In the second scenario the government adopts a policy of benign indifference that involves abandoning its hostility toward Pinyin but without actively supporting it, leaving it up to the rival protagonists of the two systems to contest for supremacy among themselves. This is likely to result in a somewhat longer struggle.
In the third scenario the government continues its present policy of repression, resulting in a much more protracted struggle (though surely not as long as the fascinating parallel struggle between Latin and Italian in Italy, where it took 500 [!] years after Dante’s start in 1292 for academics, the last holdouts, to finally abandon their long resistance and start using Italian in university lectures).47 In this long struggle, PCs and mobile phones and other innovations still to come will undoubtedly allow more and more advocates of writing reform to escape the stranglehold of officialdom, to the point where (in a century or so?) characters are finally relegated to the status of Latin in the West.
My own view is that this is actually the least likely scenario, the most probable one being that the Chinese pragmatism that has manifested itself so strongly in economics will extend further into writing, and that, perhaps sooner rather than later, given the success of the promotion of Mandarin, some influential Party bureaucrats will finally arrive at the conclusion that the "some day in the future" anticipated by Mao has arrived, and that wholehearted Party support should now be unleashed for his anticipated "basic reform."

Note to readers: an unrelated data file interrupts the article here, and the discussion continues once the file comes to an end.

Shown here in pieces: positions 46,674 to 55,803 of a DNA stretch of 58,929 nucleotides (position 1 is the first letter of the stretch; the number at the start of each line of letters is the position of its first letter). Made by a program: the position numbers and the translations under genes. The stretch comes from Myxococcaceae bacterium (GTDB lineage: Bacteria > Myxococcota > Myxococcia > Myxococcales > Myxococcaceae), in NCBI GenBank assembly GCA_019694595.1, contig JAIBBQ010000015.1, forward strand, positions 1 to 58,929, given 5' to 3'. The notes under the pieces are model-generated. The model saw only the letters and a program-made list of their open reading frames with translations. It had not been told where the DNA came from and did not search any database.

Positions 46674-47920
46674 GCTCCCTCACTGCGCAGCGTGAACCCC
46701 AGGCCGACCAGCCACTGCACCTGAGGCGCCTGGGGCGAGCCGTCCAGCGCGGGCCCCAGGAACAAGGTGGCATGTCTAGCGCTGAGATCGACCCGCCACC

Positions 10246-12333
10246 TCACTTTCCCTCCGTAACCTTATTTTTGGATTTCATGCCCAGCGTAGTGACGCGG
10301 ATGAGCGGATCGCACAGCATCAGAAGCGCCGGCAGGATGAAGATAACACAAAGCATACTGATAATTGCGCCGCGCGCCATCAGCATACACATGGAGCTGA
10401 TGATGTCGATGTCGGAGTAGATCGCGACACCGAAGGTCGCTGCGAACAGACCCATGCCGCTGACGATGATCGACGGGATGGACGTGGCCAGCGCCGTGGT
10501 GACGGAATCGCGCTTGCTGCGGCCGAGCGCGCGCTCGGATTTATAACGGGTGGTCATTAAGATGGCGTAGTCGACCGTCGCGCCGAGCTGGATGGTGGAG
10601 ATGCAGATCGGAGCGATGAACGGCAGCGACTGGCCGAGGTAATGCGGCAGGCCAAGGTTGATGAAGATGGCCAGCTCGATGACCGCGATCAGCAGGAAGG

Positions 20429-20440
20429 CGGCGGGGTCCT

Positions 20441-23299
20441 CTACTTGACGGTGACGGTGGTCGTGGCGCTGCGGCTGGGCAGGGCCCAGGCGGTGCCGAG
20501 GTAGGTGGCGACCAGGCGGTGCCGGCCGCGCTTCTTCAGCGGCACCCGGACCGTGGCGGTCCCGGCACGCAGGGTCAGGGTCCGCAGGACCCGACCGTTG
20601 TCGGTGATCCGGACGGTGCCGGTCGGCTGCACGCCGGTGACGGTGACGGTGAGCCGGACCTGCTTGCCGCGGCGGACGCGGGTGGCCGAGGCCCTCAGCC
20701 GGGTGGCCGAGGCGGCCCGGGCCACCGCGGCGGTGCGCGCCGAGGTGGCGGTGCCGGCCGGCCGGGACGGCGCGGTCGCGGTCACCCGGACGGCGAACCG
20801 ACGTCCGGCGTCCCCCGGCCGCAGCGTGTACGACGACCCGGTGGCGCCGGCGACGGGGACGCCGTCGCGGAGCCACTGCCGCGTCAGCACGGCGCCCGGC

In any case it is basically all a matter of time. And the decisive factor that will seal the ultimate fate of Chinese characters is the new reality, noted by a perceptive observer, that "the PC is mightier than the Pen."